January 6, 2012
Space Station Team Undertakes ‘EPIC’ Event
Anyone who has ever been involved in a computer upgrade knows that they can be complicated, and that you have to take your time, be careful, and go step-by-step if you want to be successful.
That´s exactly what the Expedition 30 crew and International Space Station team in Mission Control are doing as they install a set of Enhanced Processor and Integrated Communications (EPIC) computer cards in the seven primary computers on the station.EPIC is the shorthand name the team is using to describe this upgrade of the main processor cards. The seven computers, which are formally called Multiplexer/Demultiplexers, are used for Guidance, Navigation, & Control; Command and Control; and Payload, or experiment, control. The new cards have faster processors, more memory, and an Ethernet connection for data output. Astronauts use laptop computers to control station systems through these main computers.
In addition to the hardware upgrade, the crew and ground teams are also updating the station´s software to what is known as Command and Control Software Revision 10 (X2 R10).
The upgrade is enabling the operation of more controlled experiments at one time, which will help maximize the research capacity of the multinational laboratory as it continues to operate until at least 2020. Under the old hardware and software setup, approximately 12 different experiments could be operated at one time. The upgrade will support more than 25 simultaneous experiments, which meets the ground team´s support capability given existing staffing levels.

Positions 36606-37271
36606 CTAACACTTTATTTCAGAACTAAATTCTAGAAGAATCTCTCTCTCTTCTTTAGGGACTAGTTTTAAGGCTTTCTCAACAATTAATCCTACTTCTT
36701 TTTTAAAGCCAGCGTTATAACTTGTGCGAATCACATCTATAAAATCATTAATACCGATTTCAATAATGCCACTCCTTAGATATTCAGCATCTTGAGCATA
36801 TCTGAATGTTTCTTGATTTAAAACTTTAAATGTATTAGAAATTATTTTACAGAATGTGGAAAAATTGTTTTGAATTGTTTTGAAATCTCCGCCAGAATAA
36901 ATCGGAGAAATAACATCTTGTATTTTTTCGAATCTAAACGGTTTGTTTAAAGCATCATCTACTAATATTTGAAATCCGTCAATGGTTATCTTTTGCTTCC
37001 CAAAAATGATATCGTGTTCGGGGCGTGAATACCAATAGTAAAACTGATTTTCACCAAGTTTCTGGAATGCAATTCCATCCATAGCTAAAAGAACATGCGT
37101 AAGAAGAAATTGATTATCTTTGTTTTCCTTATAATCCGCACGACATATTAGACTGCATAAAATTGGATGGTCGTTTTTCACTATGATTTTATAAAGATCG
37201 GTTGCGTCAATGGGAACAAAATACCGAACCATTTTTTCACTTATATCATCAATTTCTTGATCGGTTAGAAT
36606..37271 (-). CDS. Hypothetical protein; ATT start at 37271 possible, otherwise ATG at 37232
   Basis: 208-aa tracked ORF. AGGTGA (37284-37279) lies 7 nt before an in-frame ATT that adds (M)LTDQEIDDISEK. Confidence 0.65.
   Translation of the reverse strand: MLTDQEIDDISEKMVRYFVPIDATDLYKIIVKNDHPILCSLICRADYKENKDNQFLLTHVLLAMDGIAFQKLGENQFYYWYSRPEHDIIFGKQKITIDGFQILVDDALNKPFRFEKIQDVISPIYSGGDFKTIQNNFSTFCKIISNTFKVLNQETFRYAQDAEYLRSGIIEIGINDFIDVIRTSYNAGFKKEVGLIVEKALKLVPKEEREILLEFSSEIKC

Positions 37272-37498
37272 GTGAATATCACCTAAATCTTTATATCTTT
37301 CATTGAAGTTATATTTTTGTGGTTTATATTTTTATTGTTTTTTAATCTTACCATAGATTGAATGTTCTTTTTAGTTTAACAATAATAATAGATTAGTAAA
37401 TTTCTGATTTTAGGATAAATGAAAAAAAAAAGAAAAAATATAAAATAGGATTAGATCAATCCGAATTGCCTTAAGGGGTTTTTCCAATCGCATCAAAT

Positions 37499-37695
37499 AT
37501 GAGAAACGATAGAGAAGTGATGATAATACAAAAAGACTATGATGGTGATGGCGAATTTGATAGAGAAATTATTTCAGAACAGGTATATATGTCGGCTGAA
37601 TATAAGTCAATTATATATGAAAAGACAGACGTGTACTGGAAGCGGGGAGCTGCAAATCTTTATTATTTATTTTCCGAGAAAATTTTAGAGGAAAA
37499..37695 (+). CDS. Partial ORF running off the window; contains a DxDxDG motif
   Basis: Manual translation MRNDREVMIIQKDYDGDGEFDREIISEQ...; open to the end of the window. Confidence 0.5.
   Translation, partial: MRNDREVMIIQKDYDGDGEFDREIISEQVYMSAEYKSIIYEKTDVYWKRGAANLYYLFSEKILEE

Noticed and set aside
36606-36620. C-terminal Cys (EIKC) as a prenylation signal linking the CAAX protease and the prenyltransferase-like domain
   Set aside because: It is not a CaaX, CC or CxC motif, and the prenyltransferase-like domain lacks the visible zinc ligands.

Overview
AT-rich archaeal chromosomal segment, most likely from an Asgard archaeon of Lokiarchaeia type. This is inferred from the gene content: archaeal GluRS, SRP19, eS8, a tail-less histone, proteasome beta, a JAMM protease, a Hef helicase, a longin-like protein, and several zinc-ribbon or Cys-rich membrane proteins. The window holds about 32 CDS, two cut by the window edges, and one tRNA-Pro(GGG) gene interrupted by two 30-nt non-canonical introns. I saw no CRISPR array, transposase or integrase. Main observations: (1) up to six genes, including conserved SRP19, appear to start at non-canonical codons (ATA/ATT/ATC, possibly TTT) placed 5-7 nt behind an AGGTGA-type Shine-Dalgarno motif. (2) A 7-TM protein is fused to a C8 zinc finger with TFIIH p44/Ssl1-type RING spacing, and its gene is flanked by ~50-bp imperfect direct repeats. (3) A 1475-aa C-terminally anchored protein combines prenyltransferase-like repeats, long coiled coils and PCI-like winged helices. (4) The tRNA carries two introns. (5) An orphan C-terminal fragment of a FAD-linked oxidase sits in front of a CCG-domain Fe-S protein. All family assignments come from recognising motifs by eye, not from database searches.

The upgrade also is needed to support operations for upcoming commercial visiting vehicles, such as the SpaceX resupply ship Dragon that is scheduled to launch Feb. 7. The upgrade affects communications between the station and visiting vehicles, including robotic arm and Common Berthing Mechanism operations on the ports that the vehicles will be connected to when they arrive, allowing the crew to transfer their contents inside.
The EPIC process included an additional level of complexity, because last fall NASA discovered problems on several EPIC cards on Earth. As a result, the crew had to go through an additional step of testing each card before installation. The good news: all of the suspect cards passed.
The EPIC upgrade is occurring in two phases, with Expedition 30 Commander Dan Burbank and Flight Engineer Don Pettit doing the majority of the work on orbit.
The first involves upgrading the three Command and Control and the two Guidance, Navigation and Control computers. This phase began during the last week of December and should be completed by January 7. So far, all installed cards are performing well.
In the second phase, the team will upgrade the two Payload computers and add Ethernet support for the Command and Control and Payload computers. This Ethernet support will provide a faster path for data being downlinked to Earth and will be completed before Expedition 30 ends.
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